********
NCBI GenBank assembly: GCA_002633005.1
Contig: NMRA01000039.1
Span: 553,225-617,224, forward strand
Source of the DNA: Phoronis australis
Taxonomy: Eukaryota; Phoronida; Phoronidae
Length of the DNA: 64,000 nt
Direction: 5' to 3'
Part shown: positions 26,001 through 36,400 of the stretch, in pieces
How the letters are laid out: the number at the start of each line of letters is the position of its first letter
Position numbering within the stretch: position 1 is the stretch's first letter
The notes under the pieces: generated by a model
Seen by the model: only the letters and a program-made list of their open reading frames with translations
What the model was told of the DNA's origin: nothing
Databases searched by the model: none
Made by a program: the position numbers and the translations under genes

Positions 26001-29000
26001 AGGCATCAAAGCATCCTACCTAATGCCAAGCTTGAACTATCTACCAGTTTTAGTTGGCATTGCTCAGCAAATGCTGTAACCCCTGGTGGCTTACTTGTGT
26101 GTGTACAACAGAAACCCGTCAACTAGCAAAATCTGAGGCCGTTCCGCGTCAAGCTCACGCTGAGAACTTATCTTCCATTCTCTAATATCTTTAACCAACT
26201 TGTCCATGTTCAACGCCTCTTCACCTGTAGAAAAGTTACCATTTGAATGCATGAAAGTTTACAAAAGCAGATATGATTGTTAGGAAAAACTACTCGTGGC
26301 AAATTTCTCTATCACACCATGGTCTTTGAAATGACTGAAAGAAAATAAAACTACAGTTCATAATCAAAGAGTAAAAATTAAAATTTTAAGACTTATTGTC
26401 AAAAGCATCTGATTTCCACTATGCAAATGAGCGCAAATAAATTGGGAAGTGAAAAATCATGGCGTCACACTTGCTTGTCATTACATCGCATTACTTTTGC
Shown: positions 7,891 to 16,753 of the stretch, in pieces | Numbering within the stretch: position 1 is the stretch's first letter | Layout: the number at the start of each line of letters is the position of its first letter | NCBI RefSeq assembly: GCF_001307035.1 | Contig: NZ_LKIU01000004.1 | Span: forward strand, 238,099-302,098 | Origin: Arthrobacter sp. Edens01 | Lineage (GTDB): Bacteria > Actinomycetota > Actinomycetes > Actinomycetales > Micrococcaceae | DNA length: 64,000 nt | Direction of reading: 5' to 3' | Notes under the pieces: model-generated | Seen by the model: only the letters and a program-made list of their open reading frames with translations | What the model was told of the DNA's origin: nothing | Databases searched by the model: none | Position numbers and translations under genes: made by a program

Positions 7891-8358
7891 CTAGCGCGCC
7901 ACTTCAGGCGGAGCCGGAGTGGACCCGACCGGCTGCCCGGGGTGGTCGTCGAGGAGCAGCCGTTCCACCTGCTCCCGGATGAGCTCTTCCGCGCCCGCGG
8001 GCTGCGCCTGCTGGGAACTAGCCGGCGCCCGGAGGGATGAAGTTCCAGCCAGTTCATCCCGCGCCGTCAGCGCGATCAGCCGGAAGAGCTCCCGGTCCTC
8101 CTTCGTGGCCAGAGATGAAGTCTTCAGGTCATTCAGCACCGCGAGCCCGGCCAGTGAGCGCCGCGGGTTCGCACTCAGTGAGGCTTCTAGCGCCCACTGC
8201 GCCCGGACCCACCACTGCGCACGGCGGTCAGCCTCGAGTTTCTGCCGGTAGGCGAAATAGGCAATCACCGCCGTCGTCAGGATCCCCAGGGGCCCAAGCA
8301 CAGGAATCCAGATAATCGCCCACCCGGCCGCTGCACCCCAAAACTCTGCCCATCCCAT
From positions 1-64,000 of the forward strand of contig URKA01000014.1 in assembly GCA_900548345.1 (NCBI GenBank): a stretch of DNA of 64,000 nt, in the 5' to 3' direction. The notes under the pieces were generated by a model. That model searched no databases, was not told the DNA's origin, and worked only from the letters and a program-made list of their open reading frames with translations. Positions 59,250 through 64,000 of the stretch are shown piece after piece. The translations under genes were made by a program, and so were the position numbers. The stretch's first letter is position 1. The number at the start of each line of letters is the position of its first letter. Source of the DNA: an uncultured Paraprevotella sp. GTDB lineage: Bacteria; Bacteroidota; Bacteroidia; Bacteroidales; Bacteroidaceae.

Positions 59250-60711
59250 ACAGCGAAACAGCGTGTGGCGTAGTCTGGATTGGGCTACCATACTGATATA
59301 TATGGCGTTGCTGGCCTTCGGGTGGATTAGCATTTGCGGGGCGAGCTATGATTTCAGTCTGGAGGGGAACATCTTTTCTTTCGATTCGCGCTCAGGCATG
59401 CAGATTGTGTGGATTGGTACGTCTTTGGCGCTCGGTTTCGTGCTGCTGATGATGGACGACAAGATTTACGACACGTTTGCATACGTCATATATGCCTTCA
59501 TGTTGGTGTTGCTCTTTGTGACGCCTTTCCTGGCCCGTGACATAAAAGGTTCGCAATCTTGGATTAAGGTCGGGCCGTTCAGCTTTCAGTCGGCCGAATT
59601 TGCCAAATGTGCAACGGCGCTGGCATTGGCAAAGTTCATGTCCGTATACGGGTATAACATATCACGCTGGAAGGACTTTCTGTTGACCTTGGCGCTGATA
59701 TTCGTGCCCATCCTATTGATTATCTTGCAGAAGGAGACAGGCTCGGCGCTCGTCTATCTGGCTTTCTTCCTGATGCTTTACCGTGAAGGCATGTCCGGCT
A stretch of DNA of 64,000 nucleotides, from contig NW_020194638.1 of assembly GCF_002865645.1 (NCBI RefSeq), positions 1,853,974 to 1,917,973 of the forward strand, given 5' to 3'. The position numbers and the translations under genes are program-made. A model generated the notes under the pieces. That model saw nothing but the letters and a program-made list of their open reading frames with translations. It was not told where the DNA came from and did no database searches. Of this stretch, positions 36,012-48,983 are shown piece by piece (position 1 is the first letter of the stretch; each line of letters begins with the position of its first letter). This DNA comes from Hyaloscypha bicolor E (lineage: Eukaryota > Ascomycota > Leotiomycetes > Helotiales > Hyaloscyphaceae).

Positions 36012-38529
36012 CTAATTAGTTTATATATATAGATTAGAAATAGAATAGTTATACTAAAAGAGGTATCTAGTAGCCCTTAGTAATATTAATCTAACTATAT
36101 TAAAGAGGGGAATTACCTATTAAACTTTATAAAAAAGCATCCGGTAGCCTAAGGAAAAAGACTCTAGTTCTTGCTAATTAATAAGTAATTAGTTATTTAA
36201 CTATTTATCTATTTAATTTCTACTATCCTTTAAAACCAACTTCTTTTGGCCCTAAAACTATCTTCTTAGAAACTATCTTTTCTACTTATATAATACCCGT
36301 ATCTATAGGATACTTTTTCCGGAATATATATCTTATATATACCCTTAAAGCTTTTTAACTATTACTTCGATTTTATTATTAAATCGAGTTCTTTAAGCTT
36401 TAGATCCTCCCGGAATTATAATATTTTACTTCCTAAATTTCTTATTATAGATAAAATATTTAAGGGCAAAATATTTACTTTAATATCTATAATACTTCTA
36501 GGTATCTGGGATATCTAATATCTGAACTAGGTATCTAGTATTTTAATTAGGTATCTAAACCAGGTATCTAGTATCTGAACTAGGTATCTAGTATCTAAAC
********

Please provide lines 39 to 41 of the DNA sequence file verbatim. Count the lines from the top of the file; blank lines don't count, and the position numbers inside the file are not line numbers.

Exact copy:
Positions 36012-38529
36012 CTAATTAGTTTATATATATAGATTAGAAATAGAATAGTTATACTAAAAGAGGTATCTAGTAGCCCTTAGTAATATTAATCTAACTATAT
36101 TAAAGAGGGGAATTACCTATTAAACTTTATAAAAAAGCATCCGGTAGCCTAAGGAAAAAGACTCTAGTTCTTGCTAATTAATAAGTAATTAGTTATTTAA